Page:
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Devocalization of Dogs and Cats in California: Legal or Not?

In California, the devocalization (also known as debarking or vocal cordectomy) of dogs and cats is regulated by state law. According to California law (Section 597.4 of the California Penal Code), it is illegal for any person to perform a devocalization procedure on a dog or cat for any purpose other than to protect the life or health of the animal. This means that devocalization can only be performed if it is deemed medically necessary for the animal’s well-being and cannot be done for convenience or to address behavioral issues.
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Collen Clark Published by Collen Clark

What is Devocalization?

According to Wikipedia, devocalization, also known as ventriculocordectomy or vocal cordectomy, is a surgical procedure that involves removing tissue from an animal’s vocal cords. When performed on dogs, it is commonly referred to as debarking or bark softening, and on cats, it is called demeowing or meow softening [1].

Devocalization is typically requested by pet owners, where the procedure is legally allowed. Reasons for this request may include excessive vocalization by the animal, complaints from neighbors, or as an alternative to euthanasia mandated by a court order.

Contraindications include negative reaction to anesthesia, infection, bleeding, and pain. There is also the possibility that the removed tissue will grow back, or of scar tissue blocking the throat – both cases requiring further surgeries – though with the incisional technique the risk of fibrosis is virtually eliminated

General Legality
According to SCLG, vocal cord removal, also known as devocalization, is generally legal in California. However, there are specific restrictions to protect pets from unnecessary procedures [2].

These include:

Key Restrictions
Public Housing Regulation: Under 24 CFR 960.707, it is illegal to require tenants to remove their pets’ vocal cords as a condition of living in public housing.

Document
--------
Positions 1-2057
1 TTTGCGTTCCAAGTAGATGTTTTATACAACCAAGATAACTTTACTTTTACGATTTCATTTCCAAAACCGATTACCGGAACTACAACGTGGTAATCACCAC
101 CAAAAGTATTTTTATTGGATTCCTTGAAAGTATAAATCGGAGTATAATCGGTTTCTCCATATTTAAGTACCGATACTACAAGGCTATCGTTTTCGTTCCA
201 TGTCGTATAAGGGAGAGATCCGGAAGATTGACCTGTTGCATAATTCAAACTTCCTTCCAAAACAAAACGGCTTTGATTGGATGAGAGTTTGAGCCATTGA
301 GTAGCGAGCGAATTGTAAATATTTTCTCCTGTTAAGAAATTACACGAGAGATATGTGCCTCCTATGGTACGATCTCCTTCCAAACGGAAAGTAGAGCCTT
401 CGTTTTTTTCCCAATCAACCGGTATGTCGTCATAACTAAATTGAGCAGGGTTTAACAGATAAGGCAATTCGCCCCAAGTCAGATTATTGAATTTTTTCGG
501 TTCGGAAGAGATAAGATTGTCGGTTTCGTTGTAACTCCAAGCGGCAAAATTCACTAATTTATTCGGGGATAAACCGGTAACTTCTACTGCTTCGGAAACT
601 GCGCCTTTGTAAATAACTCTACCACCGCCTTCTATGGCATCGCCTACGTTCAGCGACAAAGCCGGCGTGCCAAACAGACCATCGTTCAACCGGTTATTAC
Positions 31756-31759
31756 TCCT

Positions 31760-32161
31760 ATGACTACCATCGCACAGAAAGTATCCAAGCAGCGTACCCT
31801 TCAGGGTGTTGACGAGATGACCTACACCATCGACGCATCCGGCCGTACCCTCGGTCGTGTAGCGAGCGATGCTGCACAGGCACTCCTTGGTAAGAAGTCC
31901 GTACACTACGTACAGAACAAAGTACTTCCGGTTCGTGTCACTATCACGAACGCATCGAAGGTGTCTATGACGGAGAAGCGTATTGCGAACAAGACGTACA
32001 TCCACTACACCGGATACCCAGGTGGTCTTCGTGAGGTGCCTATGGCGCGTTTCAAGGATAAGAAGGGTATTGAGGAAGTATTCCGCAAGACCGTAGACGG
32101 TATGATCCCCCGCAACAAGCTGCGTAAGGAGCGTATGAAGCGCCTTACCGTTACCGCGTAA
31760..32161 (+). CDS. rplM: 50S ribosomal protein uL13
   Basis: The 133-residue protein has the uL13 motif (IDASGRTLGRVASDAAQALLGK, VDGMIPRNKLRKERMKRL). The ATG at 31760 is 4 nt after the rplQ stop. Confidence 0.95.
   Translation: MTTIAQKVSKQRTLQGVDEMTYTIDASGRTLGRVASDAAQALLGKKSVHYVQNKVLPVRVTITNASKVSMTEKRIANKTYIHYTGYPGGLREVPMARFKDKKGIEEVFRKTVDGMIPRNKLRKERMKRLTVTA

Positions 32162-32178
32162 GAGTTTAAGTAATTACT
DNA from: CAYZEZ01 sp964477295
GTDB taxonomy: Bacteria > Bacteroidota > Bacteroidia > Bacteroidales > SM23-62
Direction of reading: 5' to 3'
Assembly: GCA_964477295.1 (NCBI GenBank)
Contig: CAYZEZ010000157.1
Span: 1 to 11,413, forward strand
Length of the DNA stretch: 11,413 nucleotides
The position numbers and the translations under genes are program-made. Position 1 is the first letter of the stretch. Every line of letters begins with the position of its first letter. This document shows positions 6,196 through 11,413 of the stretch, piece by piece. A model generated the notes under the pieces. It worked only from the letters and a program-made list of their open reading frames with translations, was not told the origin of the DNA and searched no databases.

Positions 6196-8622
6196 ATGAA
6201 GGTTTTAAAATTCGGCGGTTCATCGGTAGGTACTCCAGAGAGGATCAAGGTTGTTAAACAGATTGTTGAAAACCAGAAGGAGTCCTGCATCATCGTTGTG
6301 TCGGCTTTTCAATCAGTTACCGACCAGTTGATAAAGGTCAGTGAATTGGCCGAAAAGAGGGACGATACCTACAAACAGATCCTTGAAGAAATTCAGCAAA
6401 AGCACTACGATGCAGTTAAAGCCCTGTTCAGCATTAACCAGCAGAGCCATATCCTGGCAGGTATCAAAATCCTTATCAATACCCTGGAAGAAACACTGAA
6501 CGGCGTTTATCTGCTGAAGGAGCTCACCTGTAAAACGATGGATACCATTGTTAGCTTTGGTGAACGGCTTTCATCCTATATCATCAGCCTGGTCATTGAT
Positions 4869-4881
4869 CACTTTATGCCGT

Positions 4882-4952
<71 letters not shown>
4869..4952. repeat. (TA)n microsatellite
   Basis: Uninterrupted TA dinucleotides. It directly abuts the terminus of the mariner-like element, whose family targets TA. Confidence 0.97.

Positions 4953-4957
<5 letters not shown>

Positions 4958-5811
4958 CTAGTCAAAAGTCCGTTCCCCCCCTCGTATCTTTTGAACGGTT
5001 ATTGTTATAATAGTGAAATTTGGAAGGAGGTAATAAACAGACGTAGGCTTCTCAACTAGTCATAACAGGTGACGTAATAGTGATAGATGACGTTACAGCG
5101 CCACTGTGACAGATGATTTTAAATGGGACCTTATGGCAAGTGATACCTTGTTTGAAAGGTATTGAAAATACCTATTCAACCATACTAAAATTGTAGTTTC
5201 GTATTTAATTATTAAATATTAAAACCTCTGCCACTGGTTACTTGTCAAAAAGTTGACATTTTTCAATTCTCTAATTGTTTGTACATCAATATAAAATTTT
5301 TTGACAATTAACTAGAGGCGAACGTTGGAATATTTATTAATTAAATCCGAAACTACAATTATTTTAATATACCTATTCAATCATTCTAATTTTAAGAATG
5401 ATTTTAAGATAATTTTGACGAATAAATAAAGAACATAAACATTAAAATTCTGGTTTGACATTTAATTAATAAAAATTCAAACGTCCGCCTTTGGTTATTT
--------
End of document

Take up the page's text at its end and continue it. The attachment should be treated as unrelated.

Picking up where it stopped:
Landlord Regulations: Section 1942.7(a)(3) of the California Civil Code prohibits landlords from demanding the devocalization of an animal as a condition for renting property.

Legislative Efforts
In 2000, anti-debarking legislation was proposed in California but failed to pass. The opposition stemmed from concerns that the ban could lead to prohibitions on other controversial cosmetic procedures, such as ear cropping.

Comparison with Other States
Currently, six states have laws that restrict devocalization under certain conditions:

  • Massachusetts, Maryland, and New Jersey: Devocalization is only allowed when medically necessary.
  • Pennsylvania: The procedure is prohibited unless performed by a licensed veterinarian using anesthesia.
  • California and Rhode Island: It is unlawful to require the devocalization or declawing of animals as a condition for real estate occupancy.

Risks and Ethical Concerns of Devocalization in Pets

Devocalization, a procedure with no physical benefits, often leads to significant complications. The Humane Society Veterinary Medical Association highlights that the surgery carries a higher risk of infection because the larynx and trachea cannot be completely sterilized during the procedure. Additionally, animals may develop excess scar tissue, known as “webbing,” which can cause respiratory problems, chronic coughing, and gagging.

Beyond the physical risks, there is the ethical issue of removing an animal’s primary means of communication.

Barking is a normal behavior for animals, and that’s how they communicate, says Dr. Sheilah Robertson, a board-certified anesthesiologist, in an interview with CBS News.

Robertson emphasizes that nuisance or excessive barking often stems from underlying social issues that need to be addressed.

Addressing Your Dog’s Barking Problem: Humane and Effective Solutions

If your dog has a barking issue, don’t consider debarking as a solution. Barking often stems from boredom and loneliness. Here are some simple and effective ways to address the root cause:

Bring Your Dog Inside
If your dog spends all day outside alone, bring them inside to become part of the family. Companion animals thrive on interaction and companionship.

Seek Professional Help
Contact your local humane society for referrals to humane trainers, animal behaviorists, or veterinarians who can offer effective solutions. Avoid using shock or citronella collars, as these can be harmful and ineffective.

Provide Social Interaction
Ask your vet or local humane society for recommendations on dog walkers, doggie daycare centers, or local dog parks where your dog can socialize and expend energy.

Legal Advice
If a court has ordered you to debark your dog, euthanize your dog, or move, consult a lawyer for legal advice on how to proceed.

Raise Awareness
Help raise awareness about the cruelty of debarking by writing a letter to the editor of your local newspaper.

By addressing the underlying issues and seeking humane solutions, you can help your dog live a happier, healthier life.

Source: People for the Ethical Treatment of Animals (PETA) [3].

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